OK, I did not know a thing about the Byzantine empire before I read this book and now not only do I have a sense of what was going on in Byzantium for 1200 years, but I also care. Bronworth makes a compelling case that Byzantine leaders really conceived of themselves as the continuation of the Roman empire, a civilization most historians describe as vanishing in the mid 300s. Moreover, Bronworth does a great job of calling out what matters in any particular century: threatening advances by the Persians, church disputations over the importance of iconography (and the ensuing rise of Iconoclasts, literally “image breakers”), divisions between the Pope in distant Rome and the seat of power in Byzantium (Constantinople), when a King’s love life got in the way of governing, or the architectural and metaphorical significance of the magnificent Hagia Sofia. There is probably no avoiding keeping track of a long list of Kings and hundreds of wars necessary to keep an empire afloat for more than a millennium. Brownworth does a great job of moving quickly through the less important ones, but the campaigns and battles do get tedious so it takes more work than some readers will be willing to put in to stick with the empire for another couple of centuries. A greater emphasis on the lives of ordinary citizens, and a little less focus on royalty, would have interested me more, but I didn’t write the book, I only read it.
This is the story of Miss July a house slave in Jamaica from her birth in the cane fields to her post-slavery restitution living in the house of her accomplished son, his wife, and according to Miss July, her son’s three excessively pampered daughters. This memoir of sorts is chirpy and upbeat as seen through the ordinary lives of enslaved Africans. Yet their lives are so horrible and awful that no amount of rationalizing on my part could let me understand how a slave owner could treat other humans worse than penned chickens. Masters had to maintain the concurrent belief that slaves were no more capable of higher thoughts than feral goats and simultaneously worry that his slaves were so clever and devious that a deadly revolt or uprising could erupt at any moment. The voices of both masters and slaves are so real in the hands of Andrea Levy’s skillful pen that they creep inside your head to linger for days.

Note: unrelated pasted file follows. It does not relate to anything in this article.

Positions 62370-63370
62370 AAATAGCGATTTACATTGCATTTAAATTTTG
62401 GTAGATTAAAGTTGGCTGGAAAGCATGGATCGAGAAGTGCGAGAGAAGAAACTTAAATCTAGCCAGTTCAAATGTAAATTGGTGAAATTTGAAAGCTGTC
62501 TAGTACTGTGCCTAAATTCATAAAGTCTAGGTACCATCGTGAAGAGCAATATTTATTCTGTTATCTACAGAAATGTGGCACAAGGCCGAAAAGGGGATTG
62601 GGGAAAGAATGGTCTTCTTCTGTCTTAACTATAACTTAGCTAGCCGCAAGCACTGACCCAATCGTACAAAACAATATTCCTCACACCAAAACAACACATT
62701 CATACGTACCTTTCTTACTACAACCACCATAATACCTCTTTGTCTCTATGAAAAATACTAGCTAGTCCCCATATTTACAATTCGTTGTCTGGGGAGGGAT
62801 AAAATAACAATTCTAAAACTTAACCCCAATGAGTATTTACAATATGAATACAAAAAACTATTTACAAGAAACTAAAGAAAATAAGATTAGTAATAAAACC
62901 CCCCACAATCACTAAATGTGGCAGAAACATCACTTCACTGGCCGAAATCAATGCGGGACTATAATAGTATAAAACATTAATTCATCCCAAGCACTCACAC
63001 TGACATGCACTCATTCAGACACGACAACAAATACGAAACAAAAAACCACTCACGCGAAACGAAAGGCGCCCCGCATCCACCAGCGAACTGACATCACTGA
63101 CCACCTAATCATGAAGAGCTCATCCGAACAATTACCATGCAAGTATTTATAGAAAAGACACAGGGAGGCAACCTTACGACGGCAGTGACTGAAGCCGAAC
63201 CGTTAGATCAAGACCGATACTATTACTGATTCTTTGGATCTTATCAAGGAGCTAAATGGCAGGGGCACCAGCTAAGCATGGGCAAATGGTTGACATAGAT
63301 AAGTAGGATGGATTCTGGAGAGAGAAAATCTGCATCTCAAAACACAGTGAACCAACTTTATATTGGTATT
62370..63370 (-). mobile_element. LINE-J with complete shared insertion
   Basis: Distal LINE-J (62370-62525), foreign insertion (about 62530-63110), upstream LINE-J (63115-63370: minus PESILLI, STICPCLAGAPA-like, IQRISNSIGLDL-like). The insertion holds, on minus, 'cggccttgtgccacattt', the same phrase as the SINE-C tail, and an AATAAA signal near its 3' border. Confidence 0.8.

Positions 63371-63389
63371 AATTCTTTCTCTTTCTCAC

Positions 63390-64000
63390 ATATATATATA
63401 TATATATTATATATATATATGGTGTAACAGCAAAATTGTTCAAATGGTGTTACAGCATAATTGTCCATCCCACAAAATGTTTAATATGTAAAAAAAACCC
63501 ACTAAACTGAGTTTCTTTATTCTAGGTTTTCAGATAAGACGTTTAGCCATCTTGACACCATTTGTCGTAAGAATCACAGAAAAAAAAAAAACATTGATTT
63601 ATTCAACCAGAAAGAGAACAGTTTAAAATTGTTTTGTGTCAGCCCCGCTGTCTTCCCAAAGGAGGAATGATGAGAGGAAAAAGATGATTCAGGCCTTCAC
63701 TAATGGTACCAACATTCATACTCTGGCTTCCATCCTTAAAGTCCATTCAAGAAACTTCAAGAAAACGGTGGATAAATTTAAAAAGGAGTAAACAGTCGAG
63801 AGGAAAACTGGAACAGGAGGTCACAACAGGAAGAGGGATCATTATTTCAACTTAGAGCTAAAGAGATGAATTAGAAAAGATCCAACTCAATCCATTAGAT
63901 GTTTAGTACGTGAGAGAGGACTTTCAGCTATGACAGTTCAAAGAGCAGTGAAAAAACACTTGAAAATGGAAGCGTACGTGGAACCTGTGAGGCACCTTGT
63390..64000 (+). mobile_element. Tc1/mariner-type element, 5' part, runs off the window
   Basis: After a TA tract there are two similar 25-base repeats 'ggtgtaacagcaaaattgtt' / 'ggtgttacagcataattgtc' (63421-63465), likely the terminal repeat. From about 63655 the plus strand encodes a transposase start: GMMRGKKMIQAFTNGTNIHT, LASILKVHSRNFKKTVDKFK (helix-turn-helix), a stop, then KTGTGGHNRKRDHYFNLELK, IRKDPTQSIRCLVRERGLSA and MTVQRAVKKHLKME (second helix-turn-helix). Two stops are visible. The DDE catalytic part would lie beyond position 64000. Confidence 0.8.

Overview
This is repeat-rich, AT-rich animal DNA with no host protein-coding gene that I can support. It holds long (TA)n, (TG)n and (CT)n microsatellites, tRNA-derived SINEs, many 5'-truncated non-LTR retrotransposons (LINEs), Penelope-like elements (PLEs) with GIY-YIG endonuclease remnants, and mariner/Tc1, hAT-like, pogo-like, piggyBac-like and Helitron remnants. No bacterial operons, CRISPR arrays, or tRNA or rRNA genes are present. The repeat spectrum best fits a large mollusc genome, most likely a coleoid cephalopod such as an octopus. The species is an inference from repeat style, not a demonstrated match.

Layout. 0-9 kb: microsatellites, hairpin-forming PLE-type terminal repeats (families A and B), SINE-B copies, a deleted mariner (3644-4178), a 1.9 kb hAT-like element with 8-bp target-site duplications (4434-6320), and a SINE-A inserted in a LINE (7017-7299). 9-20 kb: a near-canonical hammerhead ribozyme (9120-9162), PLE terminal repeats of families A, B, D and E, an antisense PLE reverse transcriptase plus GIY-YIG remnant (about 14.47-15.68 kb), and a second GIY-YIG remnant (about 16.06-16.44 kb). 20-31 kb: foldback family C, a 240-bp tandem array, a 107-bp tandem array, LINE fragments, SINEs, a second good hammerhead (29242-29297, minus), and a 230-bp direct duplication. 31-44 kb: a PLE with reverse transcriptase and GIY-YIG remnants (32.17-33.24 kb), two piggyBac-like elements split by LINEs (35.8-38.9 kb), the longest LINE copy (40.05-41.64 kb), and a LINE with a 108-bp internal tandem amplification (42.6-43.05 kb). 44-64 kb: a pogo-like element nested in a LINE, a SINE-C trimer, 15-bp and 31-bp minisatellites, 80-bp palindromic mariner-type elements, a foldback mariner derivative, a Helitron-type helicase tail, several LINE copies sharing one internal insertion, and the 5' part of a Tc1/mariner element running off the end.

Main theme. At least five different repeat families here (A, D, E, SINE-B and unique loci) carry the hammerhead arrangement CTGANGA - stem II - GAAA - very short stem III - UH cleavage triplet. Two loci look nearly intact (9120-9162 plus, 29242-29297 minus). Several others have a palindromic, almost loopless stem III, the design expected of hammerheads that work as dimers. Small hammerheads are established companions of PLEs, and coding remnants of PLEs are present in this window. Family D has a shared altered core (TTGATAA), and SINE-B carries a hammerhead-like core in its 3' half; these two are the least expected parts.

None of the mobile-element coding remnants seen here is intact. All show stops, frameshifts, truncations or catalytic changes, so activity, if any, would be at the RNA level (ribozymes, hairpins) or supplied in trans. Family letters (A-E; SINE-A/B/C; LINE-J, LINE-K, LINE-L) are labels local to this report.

Mr. Rosenblum and his wife Sadie arrive in England as German refugees in 1937. Mr. Rosenblum wants so desperately to assimilate that he keeps lists of all things British to emulate: manners of speech, foods, how to carry an umbrella, fold a handkerchief. He is indifferent to his wife’s longing for memory, so much so that without telling her he purchases land in the English countryside to build a golf course. He does so only after being denied admittance to every golf club near London because of his Jewish heritage. Alas, that’s the whole story. The characters, even British country-siders are stock, the drama is minimal, the loss of heritage is sad, and I don’t really know if Mr. Rosenblum is finally accepted in British society or not, because I never finished the book.